Could there have been a more highly anticipated back-to-school week than this year’s? After the experience of virtual schooling for the vast majority of children across the Philadelphia region since March 2020, children and parents alike were anxious and eager to physically step back into school as their whole selves, not just a Zoom headshot.

Just days before the Aug. 31 start day, parents in schools across the district learned of issues ranging from inconveniences to major safety concerns: porta-potty alternatives due to incomplete bathroom construction, asbestos risks, and other building issues. Parents were reassured that the physical structures of our schools were good enough to serve Philly’s children. Communications came from the School District explaining that minimum standards had been met to address these issues. It left many of us wondering how the unprecedented opportunity of completely empty school buildings for 18 months was not fully exploited to tackle repairs and rehab that have been needed for decades.

When will we decide that just good enough is far from adequate for our children and their future? When will we recognize that offering them anything less than modern resources is a public health failure?

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As a physician and public health expert, I focus on health and wellness. Unlike adults, children face relatively few specific illnesses or physical impairments. Their health and development are largely dictated by the forces around them: their nutrition, environment, safety, and stressors. Children are most vulnerable to the decisions and behaviors of adults and systems — clearly illustrated by full or nearly full children’s hospitals in areas with low adult vaccination rates. For those too young to get a COVID-19 vaccine, their safety comes down to others’ actions, including vaccines, masks, and social distancing. Closer to home, despite a statewide mask mandate from Gov. Tom Wolf, adults continue to fight against these basic risk reduction efforts to ensure a safer return to school, putting risk squarely on their children.

But our failures for our children predate the pandemic. In 2019, the Philadelphia Department of Public Health released a first-of-its-kind report on pediatric health metrics, Growing Up Philly, detailing the numbers and what they mean for our children. Just a few key points:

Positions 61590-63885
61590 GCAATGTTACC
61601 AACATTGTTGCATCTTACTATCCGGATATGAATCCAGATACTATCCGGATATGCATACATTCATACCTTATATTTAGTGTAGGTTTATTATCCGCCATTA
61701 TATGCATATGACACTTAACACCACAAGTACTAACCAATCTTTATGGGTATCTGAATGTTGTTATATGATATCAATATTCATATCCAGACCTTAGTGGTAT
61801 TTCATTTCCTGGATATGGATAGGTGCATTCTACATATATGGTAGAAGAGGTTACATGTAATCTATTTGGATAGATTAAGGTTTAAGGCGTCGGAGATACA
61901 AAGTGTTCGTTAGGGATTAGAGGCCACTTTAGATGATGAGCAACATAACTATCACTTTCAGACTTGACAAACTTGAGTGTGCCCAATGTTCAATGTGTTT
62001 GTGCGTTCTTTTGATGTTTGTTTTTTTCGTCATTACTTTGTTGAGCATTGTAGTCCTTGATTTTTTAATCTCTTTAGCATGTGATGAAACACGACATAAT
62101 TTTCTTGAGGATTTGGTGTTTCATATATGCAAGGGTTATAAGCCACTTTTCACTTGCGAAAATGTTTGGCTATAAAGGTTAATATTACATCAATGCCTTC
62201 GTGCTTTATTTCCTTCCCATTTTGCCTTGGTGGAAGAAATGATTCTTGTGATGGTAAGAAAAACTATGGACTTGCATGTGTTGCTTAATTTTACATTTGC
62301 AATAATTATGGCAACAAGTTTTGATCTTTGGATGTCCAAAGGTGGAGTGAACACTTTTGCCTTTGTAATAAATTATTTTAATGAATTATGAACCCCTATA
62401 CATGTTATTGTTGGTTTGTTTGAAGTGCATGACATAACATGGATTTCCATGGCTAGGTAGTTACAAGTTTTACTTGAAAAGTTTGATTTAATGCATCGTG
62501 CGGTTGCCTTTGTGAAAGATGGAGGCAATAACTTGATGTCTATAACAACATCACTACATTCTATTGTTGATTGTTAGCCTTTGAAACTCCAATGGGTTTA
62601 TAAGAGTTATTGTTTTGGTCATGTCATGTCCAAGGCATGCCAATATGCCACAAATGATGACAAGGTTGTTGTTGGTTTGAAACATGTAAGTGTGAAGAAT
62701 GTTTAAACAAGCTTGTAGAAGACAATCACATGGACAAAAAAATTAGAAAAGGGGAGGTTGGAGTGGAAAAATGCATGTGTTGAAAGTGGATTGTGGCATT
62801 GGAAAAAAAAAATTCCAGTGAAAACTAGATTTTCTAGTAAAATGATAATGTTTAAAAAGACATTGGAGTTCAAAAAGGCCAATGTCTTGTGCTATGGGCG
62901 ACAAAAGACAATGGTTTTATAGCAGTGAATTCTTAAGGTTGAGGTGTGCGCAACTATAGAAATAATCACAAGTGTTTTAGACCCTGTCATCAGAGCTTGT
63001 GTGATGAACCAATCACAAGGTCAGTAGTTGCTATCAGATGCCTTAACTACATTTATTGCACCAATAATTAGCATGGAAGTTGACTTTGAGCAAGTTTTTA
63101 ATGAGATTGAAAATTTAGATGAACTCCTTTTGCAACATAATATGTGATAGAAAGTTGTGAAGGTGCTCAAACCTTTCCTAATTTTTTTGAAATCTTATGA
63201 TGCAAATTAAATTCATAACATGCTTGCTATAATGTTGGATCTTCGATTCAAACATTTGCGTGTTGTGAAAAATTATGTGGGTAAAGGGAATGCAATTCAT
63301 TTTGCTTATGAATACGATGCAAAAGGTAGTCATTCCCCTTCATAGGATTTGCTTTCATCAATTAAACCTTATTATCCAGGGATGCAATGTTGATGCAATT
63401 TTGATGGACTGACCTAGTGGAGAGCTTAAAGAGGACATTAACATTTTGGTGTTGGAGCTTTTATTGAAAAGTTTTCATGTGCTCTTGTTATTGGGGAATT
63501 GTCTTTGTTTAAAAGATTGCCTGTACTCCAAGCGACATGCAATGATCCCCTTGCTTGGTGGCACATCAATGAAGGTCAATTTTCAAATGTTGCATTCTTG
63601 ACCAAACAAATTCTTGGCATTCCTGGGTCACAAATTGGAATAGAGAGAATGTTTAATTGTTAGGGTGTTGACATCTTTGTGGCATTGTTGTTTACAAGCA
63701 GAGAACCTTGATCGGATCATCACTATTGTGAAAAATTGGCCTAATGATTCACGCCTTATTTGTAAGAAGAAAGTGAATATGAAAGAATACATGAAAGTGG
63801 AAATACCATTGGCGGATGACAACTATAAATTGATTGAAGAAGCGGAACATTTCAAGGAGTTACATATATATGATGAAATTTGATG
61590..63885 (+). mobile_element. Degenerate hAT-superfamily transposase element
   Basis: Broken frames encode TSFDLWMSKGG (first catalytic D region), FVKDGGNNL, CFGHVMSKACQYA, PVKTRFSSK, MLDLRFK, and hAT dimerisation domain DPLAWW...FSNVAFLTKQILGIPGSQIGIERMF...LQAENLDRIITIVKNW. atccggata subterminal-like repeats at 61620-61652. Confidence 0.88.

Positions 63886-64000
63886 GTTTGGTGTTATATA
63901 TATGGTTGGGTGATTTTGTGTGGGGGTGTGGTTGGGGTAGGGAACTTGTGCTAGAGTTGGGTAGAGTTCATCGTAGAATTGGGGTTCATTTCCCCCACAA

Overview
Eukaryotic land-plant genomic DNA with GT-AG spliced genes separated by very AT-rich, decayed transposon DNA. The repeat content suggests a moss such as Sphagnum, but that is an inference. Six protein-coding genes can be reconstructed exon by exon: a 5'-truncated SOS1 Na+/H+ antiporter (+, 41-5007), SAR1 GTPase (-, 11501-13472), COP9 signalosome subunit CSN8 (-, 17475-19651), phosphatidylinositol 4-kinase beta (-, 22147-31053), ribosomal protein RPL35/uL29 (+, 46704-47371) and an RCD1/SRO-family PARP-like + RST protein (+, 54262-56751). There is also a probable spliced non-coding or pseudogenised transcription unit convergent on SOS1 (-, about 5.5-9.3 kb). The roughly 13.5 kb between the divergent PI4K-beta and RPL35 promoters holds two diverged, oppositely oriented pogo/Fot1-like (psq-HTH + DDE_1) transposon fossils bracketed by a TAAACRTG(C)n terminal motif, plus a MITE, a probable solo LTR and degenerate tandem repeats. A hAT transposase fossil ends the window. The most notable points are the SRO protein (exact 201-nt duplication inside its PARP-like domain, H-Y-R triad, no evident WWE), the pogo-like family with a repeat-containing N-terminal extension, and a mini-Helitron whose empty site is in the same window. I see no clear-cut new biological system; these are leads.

• Philadelphia had the highest child mortality rate of all large U.S. cities, with 71.6 deaths per 100,000 children, in 2017 — nearly 45% higher than the national rate.

  • Black and Hispanic children were disproportionately harmed and accounted for at least 70% in eight of the top 10 categories of child deaths, including 96% of all homicides (excluding child abuse).

  • Homicide was the second-leading cause of child mortality in Philadelphia.

  • The highest density of the population less than 18 years old was in North and Lower Northeast Philly (over 31%). The lowest density of safe parks and outdoor spaces was in the same areas.

  • The percentage of teens who have experienced suicidal ideation increased to 22% in 2019, highest among girls; 14.6% of teens in Philadelphia attempted suicide, the highest proportion among female Hispanic youths (16.2%).

  • In 2018, 34.6% of children in Philadelphia under age 18 lived in poverty, almost double the state and national levels.

Our city’s children have long been the recipients of trickle-down investment and overlooked priorities. The data show a clear negative impact — and the potential for remedy. Research published in JAMA Network Open this summer and led by another local emergency physician, Dr. Eugenia South, showed that historically segregated blocks in Philadelphia saw a 21.9% drop in violence when they benefited from the Basic Systems Repair Program, a city service that helps residents pay for roofing, plumbing, and electrical repairs in their homes. These findings are a reminder that a lack of repair and resources can cost lives, and will most certainly impede development and advancement of the children within the community.

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This idea may hold true for the systemic disrepair of our schools and systems focused on children. Our built environments and infrastructure are many decades behind where they should be and remain vulnerable to the forces of nature, such as Ida, that will continue to come. Housing and food security, education, and physical and mental safety are more critical to child development than their genetics or even access to care. While Philadelphia’s largest foundations, such as Pew, William Penn, and Knight, have supported different facets of the building blocks of child wellness, our city at large continues to focus on the short term and getting by.

When will we deliver broader and greater focused attention on our youngest, most impressionable, most vulnerable citizens who are ripe with potential and who can overcome seemingly insurmountable odds with meaningful support? The time is now to say “good enough” isn’t good enough. We can start by bringing the needs of this city’s children to the forefront instead of always relegating them to the back burner. We can demand that funding and resources from the city, state, and federal levels be utilized in equitable child and family-centered ways, starting with rehabbing all school buildings. And we can hold the adults, our leaders and elected officials, accountable for their promises. Our kids deserve the best of everything Philadelphia can offer them.

Priya E. Mammen, MD, MPH, is an emergency physician and public health specialist. She is adjunct faculty of health and societies at the University of Pennsylvania and chair of the section on public health and preventive medicine at the College of Physicians of Philadelphia.